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Wine of the Week for week ending 15 Nov 2009
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Urlar Pinot Gris 2008
Gladstone, New Zealand

"Urlar! What kind of name is that? " I thought, when I received some wine samples with that brand name. But all was revealed when I read the back label.

Urlar: A Gaelic word that means 'the earth'.

Ah! Clever.

This is a new brand / new producer from Gladstone in the Wairarapa, a producer that follows organic and biodynamic practices as well. "It's about restoring balance to the earth and nature," states owner Angus Thomson in the beautifully presented blurb that accompanied the wines.

Angus and Davina Thomson are Scottish immigrants, Angus a fifth generation farmer and a descendant of whiskey distillers, a lover of a good drop as well as the land. He fell in love with New Zealand when he travelled here in 1990, returning with Davina in 2002. They sold their Scottish farm and completed the planting of 94,000 vines at Urlar Estate in 2004. Their Scottish heritage is reflected by the thistle on the label.

But what of the wines? Would they live up to the fabulous presentation? There are four in the range - three whites and a Pinot Noir. The whites were opened and placed on the table in front of me.

Urlar Sauvignon Blanc 2008 - Gladstone, New Zealand ($22)
When first opened this is pale straw gold coloured wine is quite shy and I thought it could be the Pinot Gris from the hint of oak and pear-like nuances on the scent, so definitely not a leap-out-of-the-glass style. But after a while the distinctive grassy traits of Sauvignon come through on the nose to join baked apple and citrus. It has a soft oily texture in the mouth and builds in power with its richness and concentration with the apple joined by a seam of mandarin with tasty tarragon and Thai basil herbs adding piquancy. Oak adds complexity to the texture without impacting on the delicious juiciness of the wine. My rating: 4.5 stars.
Majority of grapes fermented in stainless steel at low temperature with balanced fermented in old oak barrels for complexity & mid palate weight. 13.8% alc.

Urlar Riesling 2008 - Gladstone, New Zealand ($22)
This light lemon gold coloured wine is packed with fresh apple acidity to the point of being astringent when first opened, counteracted somewhat with creamy food, so I put the top back on the bottle and tasted again the next day. Now we're talking, baby. There's a hint of tropical and lime coming through on the scent and a slight oily texture with lemony cutting through the fat and floral / honeysuckle nuances on the finish. Quite dry but with enough fruit intensity to be on the cusp of off dry. But with that searing lime curd acidity, it's a wine that will develop well, I'd say. Try it with a fillet of terakihi with a beurre blanc sauce. My rating: 3.5 stars.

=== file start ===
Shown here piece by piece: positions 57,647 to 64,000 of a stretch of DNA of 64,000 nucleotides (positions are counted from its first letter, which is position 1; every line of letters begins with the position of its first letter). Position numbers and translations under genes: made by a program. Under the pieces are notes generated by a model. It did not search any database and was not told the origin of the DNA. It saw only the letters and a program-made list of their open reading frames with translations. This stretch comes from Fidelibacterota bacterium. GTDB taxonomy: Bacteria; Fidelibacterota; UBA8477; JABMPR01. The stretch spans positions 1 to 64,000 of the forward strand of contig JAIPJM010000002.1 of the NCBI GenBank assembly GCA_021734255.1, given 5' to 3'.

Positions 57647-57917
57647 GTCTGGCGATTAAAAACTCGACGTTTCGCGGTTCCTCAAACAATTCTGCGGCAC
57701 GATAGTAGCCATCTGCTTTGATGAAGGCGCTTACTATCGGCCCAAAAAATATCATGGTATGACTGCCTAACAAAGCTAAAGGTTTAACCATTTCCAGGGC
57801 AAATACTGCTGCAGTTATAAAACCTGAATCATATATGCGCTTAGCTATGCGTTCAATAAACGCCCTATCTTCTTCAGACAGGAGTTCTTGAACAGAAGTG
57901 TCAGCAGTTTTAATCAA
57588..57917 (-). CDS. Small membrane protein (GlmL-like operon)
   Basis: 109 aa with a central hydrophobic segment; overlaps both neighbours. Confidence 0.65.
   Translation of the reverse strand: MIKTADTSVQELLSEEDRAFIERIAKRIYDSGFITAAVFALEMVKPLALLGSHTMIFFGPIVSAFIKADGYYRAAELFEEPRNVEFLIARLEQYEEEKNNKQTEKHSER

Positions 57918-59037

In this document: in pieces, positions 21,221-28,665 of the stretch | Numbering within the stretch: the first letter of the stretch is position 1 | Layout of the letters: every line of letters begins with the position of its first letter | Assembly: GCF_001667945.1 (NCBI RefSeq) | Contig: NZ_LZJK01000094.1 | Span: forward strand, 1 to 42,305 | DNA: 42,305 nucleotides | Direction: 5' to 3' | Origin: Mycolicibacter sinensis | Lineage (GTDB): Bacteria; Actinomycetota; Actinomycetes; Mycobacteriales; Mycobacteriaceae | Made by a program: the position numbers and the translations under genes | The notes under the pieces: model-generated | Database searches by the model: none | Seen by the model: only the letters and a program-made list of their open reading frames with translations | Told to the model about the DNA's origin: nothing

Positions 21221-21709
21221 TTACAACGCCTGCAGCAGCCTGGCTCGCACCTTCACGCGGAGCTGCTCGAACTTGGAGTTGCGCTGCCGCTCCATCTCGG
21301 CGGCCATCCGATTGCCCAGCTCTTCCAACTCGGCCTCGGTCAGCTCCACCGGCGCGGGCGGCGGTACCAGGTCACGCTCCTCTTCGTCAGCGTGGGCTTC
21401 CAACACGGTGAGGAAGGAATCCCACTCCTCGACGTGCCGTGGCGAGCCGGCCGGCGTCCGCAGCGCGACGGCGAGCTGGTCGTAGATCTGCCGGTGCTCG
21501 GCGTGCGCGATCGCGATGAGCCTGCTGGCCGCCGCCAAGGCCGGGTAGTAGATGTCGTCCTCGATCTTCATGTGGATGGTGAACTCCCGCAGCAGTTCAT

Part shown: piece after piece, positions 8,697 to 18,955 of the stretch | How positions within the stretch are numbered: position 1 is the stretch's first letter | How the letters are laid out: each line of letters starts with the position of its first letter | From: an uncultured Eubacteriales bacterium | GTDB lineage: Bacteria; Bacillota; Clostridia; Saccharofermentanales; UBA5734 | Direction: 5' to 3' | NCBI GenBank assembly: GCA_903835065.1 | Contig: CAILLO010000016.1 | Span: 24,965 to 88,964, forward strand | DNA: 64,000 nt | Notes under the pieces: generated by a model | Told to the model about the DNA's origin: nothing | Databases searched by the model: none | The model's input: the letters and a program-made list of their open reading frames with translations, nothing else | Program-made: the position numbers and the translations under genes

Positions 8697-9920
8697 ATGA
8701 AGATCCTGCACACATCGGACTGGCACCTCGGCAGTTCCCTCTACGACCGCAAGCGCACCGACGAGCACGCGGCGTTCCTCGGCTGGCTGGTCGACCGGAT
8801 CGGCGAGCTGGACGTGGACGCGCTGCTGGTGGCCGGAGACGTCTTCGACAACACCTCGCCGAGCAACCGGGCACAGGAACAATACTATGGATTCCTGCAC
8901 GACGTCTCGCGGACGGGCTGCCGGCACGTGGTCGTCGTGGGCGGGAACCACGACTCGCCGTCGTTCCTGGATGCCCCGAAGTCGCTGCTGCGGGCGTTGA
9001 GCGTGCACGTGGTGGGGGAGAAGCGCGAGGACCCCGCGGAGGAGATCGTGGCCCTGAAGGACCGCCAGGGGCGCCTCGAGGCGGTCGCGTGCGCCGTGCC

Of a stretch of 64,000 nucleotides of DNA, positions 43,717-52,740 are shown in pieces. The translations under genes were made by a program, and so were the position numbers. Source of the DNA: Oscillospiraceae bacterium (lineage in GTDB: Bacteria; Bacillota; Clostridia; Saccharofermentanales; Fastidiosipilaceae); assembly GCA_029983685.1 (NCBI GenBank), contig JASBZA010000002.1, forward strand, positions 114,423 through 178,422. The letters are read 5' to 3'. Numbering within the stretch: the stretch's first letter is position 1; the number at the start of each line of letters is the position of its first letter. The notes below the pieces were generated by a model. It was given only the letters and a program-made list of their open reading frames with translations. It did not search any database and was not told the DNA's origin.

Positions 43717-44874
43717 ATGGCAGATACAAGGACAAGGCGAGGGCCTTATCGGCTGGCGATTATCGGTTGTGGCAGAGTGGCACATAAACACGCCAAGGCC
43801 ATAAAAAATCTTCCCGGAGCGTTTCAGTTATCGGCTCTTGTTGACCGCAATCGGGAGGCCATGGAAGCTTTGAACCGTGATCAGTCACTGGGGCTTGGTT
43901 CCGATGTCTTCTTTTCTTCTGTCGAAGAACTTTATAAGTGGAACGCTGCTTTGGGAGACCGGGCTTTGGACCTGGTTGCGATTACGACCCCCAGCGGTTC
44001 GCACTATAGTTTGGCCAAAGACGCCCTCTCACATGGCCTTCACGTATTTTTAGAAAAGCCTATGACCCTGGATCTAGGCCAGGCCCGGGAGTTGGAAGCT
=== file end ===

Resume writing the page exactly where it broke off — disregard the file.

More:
Hand picked and whole bunch pressed to allow gentle extraction of flavour with some time on lees to add mid palate weight. 13% alc.

Urlar Pinot Gris 2008 - Gladstone, New Zealand ($28)
Light lemon gold colour and intensely redolent of ripe pear. Is there oak? Yes there is. With soft acidity and hints of oak and now fresh peach scents joining the array, it's a little Chardonnay-like. The Chardonnay feel carries through to the palate and I wonder if it is a barrel-fermented because a light creme brulee character comes through and the peach flavours are delicate and juicy fruit-sweet with nuances of spiced apples and pears on the finish. With its hint of smoky, spicy oak, this is a Pinot Gris for Chardonnay lovers and has great all round appeal. We tasted this over several days and it just gets better and better with the oak giving way to the fruit.
Free run juice & the lightest of pressings were 100% barrel fermented with a prolonged time in barrel (12 months) and hand stirring (of lees). 14% alc.

Twice tasted with food - first night was pork medallions with a mustard cream sauce - a very good match. Second night - roast chicken with stuffing - the savoury herb and earthiness of the stuffing quite a remarkable match with this wine. I thought this Pinot Gris simply excellent, a delight to drink and a great food accompaniment. My rating: 5 stars.

All in all an excellent debut from this producer.

Guy McMaster, formerly assistant winemaker with Larry McKenna at Escarpment, is the winemaker. Ah, this makes sense as to the stylistic direction of the Pinot Gris.

So where can you buy? I've no idea. So go to the website to find out more. This will tell you the wine is distributed in New Zealand by Negociants and is also available in Ireland, Germany, Canada, Singapore, Hong Kong, Maldives, Mauritius, Seychelles and the UK.

© Sue Courtney
9 Nov 2009

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